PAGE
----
But next up is the second structural genre, Miniplot.

For new subscribers and OCD Story nerds like myself, all of The Story Grid posts are now in order on the right hand side column of the home page beneath the subscription shout-out.

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About the Author

SHAWN COYNE created, developed, and expanded the story analysis and problem-solving methodology The Story Grid throughout his quarter-century-plus book publishing career. A seasoned story editor, book publisher and ghostwriter, Coyne has also co-authored The Ones Who Hit the Hardest: The Steelers, The Cowboys, the '70s and the Fight For America's Soul with Chad Millman and Cognitive Dominance: A Brain Surgeon's Quest to Out-Think Fear with Mark McLaughlin, M.D. With his friend and editorial client Steven Pressfield, Coyne runs Black Irish Entertainment LLC, publisher of the cult classic book The War of Art. With his friend and editorial client Tim Grahl, Coyne oversees the Story Grid Universe, LLC, which includes Story Grid University and Story Grid Publishing.
Story Grid 101: The Five First Principles of the Story Grid Methodology
by Shawn Coyne
What are the first principles in writing a story that works? At Story Grid, it’s easy to get distracted by the tools, spreadsheets, commandments, macro lense, micro lense, and on... Read more »
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Joel D Canfield says:

And this is why I write: to pass on the gift of hope given to me when I was a child.

Action/Comic Book Story: though bastardized beyond recognition in film, the first 3 of Edgar Rice Burrough’s Tarzan books are some of the greatest action writing in the English language. (And I’m terrified to see what film has done to John Carter of Mars.)

Zander Robertson says:

Love this:

“Once we achieve or fail to achieve our desires however, we find that we can’t go back again. Once we’ve left our hometown and conquered the big city or fallen flat on our face, going back to the way things used to be is impossible. It is like Adam and Eve eating the fruit of knowledge. At the end of a particular quest—getting into college, finding the right mate—we can’t reverse course and go back to the way we saw and felt before we successfully attained or unsuccessfully botched it.”

This is where art and life can’t be distinguished from one another, which is why I love this kind of story.

I think there’s an inherent danger in committing the narrative fallacy in our lives when we do this, though.

Before I read The War of Art I found myself looking for big meaningful events everyday of life, without putting in the work in the right way.

The arch plot unfolds when we do the work, no need to add the narrative.

Thanks as always, Shawn.

I’m loving this series.

Suzyn says:

I really wish I had a highlighter that would work on the internet – I would highlight all over this!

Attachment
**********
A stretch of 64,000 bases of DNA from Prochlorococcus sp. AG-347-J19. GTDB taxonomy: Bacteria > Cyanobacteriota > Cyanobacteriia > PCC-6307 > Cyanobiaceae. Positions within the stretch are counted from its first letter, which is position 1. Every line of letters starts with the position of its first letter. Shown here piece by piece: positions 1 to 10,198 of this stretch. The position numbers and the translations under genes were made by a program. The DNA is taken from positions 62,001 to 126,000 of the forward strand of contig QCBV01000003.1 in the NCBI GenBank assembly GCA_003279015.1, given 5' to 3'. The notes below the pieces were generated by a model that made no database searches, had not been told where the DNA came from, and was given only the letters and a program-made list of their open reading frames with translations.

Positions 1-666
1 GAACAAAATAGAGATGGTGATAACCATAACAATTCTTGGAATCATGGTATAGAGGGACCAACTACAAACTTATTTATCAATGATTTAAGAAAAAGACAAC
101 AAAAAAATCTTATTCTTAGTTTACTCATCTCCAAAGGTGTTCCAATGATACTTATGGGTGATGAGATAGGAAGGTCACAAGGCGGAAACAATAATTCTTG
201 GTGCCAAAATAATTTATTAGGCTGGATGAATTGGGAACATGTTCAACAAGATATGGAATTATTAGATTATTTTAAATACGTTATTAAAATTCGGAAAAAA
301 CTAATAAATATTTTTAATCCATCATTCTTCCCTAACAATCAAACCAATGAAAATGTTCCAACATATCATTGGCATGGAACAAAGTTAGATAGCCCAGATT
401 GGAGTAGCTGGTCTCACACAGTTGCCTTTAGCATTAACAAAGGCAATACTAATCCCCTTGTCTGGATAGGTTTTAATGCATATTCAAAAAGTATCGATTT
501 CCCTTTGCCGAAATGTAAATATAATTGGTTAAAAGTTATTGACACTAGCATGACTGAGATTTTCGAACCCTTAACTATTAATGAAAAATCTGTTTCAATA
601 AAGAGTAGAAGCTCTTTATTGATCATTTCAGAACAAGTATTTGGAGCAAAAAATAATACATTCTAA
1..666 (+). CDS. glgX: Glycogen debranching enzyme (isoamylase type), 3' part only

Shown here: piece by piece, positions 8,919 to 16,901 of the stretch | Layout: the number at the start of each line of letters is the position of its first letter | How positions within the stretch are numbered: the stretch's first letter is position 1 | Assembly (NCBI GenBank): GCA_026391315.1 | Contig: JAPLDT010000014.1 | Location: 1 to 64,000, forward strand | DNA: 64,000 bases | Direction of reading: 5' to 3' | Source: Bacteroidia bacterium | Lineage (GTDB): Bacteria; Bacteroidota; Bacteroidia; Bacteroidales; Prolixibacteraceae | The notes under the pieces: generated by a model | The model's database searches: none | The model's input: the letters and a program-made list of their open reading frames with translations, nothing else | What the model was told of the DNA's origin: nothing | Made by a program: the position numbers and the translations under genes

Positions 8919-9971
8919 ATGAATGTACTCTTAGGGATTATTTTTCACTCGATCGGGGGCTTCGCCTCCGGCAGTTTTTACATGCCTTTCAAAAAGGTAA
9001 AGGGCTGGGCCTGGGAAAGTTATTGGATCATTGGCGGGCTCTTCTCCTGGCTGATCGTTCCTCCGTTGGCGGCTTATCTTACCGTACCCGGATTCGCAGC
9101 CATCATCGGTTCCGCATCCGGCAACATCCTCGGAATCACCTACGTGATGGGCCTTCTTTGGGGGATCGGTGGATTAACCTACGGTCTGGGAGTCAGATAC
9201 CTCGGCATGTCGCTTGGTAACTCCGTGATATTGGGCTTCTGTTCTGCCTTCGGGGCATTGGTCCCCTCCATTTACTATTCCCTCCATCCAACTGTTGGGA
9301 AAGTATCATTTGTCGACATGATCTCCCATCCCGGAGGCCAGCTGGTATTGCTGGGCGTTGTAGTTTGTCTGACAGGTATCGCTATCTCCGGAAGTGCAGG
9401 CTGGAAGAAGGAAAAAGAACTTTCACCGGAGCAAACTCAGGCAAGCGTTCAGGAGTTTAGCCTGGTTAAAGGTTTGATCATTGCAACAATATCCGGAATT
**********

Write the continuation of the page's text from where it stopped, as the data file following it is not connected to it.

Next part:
I remember in college, trying to decide on my major (I ended up in the theater dept) and thinking that the arts had given me so much, so that a career in the arts would be my best chance to give those experiences/gifts to others… THANK YOU for validating that perspective! And not just validating it but EXPLAINING it.

I’ve often struggled with plot in my writing – I can nail an atmosphere, I’ve got an ear for dialog and the telling detail… but my fiction would quickly peter out. I think I’ve gone to such lengths to avoid drama in my real life that I was trying to create something without drama, without conflict, and this series is making me realize why that doesn’t work!

THANK YOU – can’t wait to read more.

Antryg Revok says:

2 books give huge help, then…

“Stein on Writing” ( Sol Stein )
this gives tools of understanding…

“Writing Fiction Step By Step” ( Josip Novakovich )
this develops “muscle”

as for “Death of a Salesman”
i would replace it from schools with Nabokov’s “The Eye”.

Namaste, y’all!

( :

PJ Reece says:

Absolutely one of the best posts I’ve read in the writer-blogosphere. Thanks, Shawn. I’m going to sleep with this under my pillow. If I may be allowed one comment, however. You write: “If the lead character in a Story gets what he wants, our brains are wired to believe that we can too.” I would argue that we are nourished more by the protagonist failing to get what he/she wants. Stories whose plots deliver the protagonist only what he/she wants… leaves me vaguely dissatisfied. It’s the life-changing consequence of failure that renders a person unable to return to the old status quo. With no return possible, only now does the protagonist open eyes to solutions lying in heretofore unimaginable realms. (pardon all those fancy syllables). Any thoughts?

Joel D Canfield says:

I think whether they win or not is immaterial; I think it’s how they win or lose.